The impact of culturable bacterial community on histopathology in chronic rhinosinusitis

Darren Rom*, Kornkiat Snidvongs, Peta Lee Sacks, Dustin Dalgorf, Eleanor Pratt, Peter Earls, Raymond Sacks, Richard J. Harvey

*Corresponding author for this work

    Research output: Contribution to journalArticlepeer-review

    9 Citations (Scopus)


    Background: The influence of the microbial community on inflammatory subtype in chronic rhinosinusitis (CRS) has been proposed. Superantigen mechanisms potentially create a T helper 2 (Th-2)/eosinophilic dominated inflammation as a product of local flora rather than an intrinsic mucosal process. The associations between culturable bacteria and the histopathology and clinical features of CRS patients are described. Methods: A cross-sectional study involving patients with CRS undergoing surgery was undertaken. Middle meatal swabs were performed at surgery for microbiological evaluation. Mucosal biopsies were taken and a blinded histopathological profile was performed. Disease specific quality of life and nasal symptom scores were recorded. The presence of culturable organisms and particular pathogens were compared with histopathology and clinical outcomes. Results: A total of 95 patients were assessed (48.4% female, mean age 45.6 ± 14.0 years), of which 47.3% had a culturable organism. Tissue eosinophilia (>10/high-power field [HPF]) was found in 46.1% of these patients and 30.3% had neutrophilic infiltrate, with the presence of neither Gram-positive organisms, Gram-negative organisms, nor species correlating to pathology subtype. A culturable pathogen was a predictor of subepithelial fibrosis (χ2 = 6.36, p = 0.04) and Gram-negative bacteria had the strongest association (χ2 = 18.82, p < 0.01). There were no other significant associations with other clinical outcomes. Conclusion: The culturable bacterial community has little impact on histopathology in CRS. While more sensitive tests may detect bacteria in the sinuses, the impact of the simple "culturable" bacteria on the underlying pathologic process is limited. Changes, such as subepithelial fibrosis, suggest colonization may lead to undesirable local mucosal damage and remodeling.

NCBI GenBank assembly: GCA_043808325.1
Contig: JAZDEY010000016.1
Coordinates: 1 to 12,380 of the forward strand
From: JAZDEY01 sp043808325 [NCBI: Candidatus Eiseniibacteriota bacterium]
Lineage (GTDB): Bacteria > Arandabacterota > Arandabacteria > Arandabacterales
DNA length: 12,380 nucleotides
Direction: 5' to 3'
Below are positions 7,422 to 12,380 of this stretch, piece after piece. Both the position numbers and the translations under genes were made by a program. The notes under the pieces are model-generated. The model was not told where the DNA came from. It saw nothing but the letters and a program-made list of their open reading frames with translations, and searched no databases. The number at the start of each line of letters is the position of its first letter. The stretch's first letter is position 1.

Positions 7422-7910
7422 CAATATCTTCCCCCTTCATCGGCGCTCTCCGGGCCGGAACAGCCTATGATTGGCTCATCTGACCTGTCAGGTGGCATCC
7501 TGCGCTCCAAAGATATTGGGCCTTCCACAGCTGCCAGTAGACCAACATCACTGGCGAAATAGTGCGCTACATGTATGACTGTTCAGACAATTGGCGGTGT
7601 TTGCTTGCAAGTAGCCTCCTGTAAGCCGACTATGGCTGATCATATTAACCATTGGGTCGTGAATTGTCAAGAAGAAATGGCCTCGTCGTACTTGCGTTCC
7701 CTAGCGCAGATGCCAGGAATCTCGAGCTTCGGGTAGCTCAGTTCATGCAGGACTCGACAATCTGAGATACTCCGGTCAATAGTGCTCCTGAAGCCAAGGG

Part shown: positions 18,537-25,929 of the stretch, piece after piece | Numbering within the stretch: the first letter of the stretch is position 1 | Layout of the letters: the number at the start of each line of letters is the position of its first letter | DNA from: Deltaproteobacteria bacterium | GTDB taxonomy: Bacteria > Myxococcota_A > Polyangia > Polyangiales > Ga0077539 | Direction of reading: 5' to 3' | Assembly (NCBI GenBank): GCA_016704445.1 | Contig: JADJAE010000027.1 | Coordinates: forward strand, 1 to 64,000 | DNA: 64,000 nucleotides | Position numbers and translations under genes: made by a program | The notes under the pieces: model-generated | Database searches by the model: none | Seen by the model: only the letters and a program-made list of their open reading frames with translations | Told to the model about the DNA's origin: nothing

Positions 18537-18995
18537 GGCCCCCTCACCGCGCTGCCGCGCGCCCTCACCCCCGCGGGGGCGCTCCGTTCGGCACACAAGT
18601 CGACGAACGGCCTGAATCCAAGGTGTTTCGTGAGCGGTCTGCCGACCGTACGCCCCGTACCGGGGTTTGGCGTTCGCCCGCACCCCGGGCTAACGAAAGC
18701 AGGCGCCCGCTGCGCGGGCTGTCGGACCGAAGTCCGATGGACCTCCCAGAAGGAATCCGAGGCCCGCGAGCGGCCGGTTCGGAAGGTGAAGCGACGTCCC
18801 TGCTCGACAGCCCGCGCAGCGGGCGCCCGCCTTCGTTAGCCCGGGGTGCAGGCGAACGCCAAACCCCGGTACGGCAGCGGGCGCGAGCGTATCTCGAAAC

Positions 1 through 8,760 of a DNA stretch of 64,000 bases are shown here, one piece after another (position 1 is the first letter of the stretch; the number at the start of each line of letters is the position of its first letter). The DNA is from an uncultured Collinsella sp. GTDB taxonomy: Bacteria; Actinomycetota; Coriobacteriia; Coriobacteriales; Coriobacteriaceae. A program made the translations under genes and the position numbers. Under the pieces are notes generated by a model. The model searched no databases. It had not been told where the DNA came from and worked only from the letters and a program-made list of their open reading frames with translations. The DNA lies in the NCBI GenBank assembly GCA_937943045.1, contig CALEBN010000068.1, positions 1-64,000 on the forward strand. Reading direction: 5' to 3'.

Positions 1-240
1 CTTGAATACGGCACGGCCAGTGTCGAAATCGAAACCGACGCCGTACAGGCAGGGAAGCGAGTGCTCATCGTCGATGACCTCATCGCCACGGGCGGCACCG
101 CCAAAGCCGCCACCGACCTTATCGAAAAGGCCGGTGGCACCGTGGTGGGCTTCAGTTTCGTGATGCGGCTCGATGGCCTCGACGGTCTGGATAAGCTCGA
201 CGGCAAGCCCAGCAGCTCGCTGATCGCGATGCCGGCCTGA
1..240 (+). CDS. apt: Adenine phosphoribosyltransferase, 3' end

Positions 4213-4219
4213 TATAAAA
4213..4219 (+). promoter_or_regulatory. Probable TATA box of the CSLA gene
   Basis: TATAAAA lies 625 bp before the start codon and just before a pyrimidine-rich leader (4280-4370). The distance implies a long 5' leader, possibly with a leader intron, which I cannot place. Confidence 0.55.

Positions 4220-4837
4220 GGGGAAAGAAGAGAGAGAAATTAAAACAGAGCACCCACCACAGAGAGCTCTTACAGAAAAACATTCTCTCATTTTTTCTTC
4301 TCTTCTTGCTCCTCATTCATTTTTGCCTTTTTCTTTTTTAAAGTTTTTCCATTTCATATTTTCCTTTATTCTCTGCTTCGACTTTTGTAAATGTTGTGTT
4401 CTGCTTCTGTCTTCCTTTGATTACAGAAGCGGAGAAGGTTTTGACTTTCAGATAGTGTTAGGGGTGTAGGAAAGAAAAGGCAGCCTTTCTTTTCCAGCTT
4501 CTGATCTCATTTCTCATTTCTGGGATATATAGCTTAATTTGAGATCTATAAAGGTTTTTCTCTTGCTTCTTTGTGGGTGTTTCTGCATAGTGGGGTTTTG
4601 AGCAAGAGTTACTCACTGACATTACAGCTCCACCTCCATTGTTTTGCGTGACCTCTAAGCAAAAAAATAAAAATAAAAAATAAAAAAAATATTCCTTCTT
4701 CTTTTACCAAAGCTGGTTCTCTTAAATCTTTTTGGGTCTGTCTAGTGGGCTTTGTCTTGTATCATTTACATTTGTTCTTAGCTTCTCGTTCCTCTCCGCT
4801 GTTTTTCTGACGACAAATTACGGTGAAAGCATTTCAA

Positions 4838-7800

Original languageEnglish
    Pages (from-to)29-33
    Number of pages5
    JournalInternational Forum of Allergy and Rhinology
    Issue number1
    Publication statusPublished - Jan 2014


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